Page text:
Yeah, I like to go back and watch it and just see like, how I used to be. But I feel like I am the same person; I have just gotten a new camera, I have changed rooms that I film in, I have upped the production a bit. Some music videos, I have a crew, different locations, so I think I have just upped the production value, if anything. I am still the same person.

Do you think covering Miley Cyrus in your videos and making all those parodies really helped your career?

Yeah, when I did the first parody it was just for fun, really. She was big, but mainly her music–I really liked her music, and I was like, “I will make this a rock version,” this one song. I was like, “How can I make this funny?” so I went online, found a cardboard cut-out and I made a video for fun. That really blew up because it was topical, but it also had my unique style like my music, the rock style.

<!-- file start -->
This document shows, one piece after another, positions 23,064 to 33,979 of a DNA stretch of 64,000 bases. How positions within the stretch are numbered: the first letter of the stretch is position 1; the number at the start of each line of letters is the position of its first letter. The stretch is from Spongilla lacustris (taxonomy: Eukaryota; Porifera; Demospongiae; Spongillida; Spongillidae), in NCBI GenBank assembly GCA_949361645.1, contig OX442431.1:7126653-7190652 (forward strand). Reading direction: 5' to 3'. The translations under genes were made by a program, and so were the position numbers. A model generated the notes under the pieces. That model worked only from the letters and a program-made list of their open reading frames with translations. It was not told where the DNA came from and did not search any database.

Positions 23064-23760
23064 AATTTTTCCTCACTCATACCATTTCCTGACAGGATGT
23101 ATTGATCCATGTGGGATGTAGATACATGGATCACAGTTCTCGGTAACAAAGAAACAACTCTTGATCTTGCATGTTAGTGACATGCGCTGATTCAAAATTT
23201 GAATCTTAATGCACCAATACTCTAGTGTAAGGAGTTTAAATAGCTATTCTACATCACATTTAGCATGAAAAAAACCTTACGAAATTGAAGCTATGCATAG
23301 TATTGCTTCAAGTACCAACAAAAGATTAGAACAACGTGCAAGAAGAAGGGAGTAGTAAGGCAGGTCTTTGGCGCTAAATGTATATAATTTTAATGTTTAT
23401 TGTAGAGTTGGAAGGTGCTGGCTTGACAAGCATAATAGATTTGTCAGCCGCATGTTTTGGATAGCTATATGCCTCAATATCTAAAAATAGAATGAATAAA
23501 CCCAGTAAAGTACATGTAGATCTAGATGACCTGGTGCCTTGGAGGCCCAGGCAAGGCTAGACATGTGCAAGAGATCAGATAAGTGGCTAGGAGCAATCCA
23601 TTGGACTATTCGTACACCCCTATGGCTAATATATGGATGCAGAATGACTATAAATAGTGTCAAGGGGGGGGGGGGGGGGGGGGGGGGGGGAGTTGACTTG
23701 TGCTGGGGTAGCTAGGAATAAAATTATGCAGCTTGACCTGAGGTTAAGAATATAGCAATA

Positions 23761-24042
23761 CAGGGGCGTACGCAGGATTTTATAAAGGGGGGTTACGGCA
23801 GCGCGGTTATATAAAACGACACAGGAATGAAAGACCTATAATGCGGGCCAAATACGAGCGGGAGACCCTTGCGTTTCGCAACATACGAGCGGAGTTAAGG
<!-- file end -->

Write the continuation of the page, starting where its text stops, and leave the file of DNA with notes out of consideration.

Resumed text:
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Where does your creative inspiration come from? Do you take a lot of viewer suggestions, or are the ideas primarily your own?

It’s usually a mix. Like, I can get an idea randomly, wake up in the middle of the night and just have an idea, but I love to Tweet and Facebook the fans, say, “What would you like to see me do?” to just get a reference of what they want, because they know me best, I’d say–other than myself. Yeah, I do a mix of just random ideas, and I try and get the fans involved too.

Are you good about making a video quickly if a fan submits it, or do you just wait and put it in the bucket?

Yeah. Well, I am trying to post more and more now. I used to post kind of randomly; I never really had a schedule, but now I am trying to post weekly. So if I get an idea, I like to just kind of knock it out and put it up that weekend.

At what point in your career did you know that this was something that you could do full-time and be successful at? What was the turning point?

I mean, it didn’t hit me for a while, but probably when I started getting these random checks from Google, and my parents were like, “What is this money? Blah, blah ,blah.” “Oh, it’s these videos I am making in the basement.” And then it kind of hit me that, alright, you can actually have a career off this and get views and get an audience and really market yourself to the audience.

What do you think it is about you and your videos that connect with audiences and encourages people to keep coming back and subscribing?